Besides, I imagine you have pretty high standards these days for the handling of identical-looking characters.

    Meanwhile, Ahkmenrah was preparing to reunite with his parents after several thousand years (I think - it was unclear whether or not they were together in the tomb), and it felt much more like his story should take center stage.

    More seriously, yeah this.

    Just in general, it felt like this movie was afraid of its own gravitas.

    Maybe have Ahkmenrah and his family vow to find a way to duplicate the tablet and send the copy to Larry so the New York museum can be brought back to life. The very same stuff can happen, but without it being a permanent mass suicide.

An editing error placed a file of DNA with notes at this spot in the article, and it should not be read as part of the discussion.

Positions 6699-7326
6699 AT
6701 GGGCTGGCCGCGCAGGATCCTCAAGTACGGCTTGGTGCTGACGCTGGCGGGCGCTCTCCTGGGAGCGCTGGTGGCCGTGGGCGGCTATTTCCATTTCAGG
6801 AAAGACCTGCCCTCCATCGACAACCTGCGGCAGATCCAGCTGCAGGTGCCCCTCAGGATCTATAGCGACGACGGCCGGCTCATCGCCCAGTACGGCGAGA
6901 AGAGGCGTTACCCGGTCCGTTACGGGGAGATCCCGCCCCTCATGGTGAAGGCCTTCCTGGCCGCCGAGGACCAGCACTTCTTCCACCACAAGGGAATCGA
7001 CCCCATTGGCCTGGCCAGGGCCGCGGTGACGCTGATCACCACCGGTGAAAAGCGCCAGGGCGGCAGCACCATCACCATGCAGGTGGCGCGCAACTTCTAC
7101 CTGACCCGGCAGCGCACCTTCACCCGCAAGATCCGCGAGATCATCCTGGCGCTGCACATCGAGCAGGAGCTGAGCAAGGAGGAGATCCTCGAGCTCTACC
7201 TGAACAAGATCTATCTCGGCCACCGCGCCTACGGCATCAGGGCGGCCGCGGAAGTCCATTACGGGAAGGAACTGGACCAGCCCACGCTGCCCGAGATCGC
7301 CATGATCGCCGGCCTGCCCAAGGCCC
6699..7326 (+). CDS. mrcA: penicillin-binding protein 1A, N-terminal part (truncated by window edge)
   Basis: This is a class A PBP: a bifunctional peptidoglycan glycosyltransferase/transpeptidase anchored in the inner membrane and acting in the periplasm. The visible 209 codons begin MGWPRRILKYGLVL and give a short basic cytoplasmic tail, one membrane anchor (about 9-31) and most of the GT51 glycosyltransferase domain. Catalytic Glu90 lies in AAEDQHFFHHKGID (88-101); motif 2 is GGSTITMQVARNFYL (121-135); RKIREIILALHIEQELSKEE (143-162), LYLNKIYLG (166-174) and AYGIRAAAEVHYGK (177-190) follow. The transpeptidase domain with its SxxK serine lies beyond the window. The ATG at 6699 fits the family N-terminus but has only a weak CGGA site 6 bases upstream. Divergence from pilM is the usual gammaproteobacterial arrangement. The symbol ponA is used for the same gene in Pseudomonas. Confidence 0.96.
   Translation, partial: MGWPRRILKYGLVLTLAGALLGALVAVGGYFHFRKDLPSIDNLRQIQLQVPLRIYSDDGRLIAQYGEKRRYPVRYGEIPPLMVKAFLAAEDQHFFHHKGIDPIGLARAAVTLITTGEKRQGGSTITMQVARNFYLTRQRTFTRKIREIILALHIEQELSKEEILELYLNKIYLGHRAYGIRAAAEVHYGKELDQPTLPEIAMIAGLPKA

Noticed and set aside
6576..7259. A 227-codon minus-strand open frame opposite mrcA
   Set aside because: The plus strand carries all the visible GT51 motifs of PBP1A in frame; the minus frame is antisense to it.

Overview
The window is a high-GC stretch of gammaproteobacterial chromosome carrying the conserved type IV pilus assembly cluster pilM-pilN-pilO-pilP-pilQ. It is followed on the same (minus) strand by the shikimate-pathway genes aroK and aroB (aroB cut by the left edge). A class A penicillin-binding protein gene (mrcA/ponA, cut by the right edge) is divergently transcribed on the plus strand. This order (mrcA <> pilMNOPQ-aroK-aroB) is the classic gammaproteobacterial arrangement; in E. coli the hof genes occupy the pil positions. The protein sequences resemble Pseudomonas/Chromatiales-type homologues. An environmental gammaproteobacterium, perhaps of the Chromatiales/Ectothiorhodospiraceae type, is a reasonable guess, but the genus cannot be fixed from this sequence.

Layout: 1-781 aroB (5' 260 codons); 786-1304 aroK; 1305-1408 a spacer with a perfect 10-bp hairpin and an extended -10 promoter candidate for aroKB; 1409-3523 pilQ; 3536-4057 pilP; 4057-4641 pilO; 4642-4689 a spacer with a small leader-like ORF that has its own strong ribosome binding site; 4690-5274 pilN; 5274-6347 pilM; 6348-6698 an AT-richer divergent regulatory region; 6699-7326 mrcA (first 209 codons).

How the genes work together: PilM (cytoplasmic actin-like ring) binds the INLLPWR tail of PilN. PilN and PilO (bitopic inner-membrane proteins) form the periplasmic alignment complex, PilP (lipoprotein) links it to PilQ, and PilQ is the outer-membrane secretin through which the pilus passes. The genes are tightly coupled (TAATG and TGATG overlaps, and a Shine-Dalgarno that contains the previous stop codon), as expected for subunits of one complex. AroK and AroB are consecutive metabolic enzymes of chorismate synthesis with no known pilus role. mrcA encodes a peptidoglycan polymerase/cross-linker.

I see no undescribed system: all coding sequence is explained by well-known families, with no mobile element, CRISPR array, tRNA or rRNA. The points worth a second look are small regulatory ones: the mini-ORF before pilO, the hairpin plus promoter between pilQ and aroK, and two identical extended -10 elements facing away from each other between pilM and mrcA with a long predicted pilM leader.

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    Replies
    1. Just ridiculously high standards, yes.

      Yeah, that would have been a good fix. And it kind of bothered me how comfortable all of the main cast were to be deciding in favor of suicide for all of their friends who didn't get a say. I mean, it's a bit hinky, isn't it? All those other people back at the New York Museum who died and never knew why? Or who died thinking Larry would save them all? It's just very sad.

      And wouldn't the simpler solution be to bring Ahk's parents to New York? I mean, yes, not in museum politics terms, but this movie already suspended my disbelief in a lot of ways. We could have done with one more.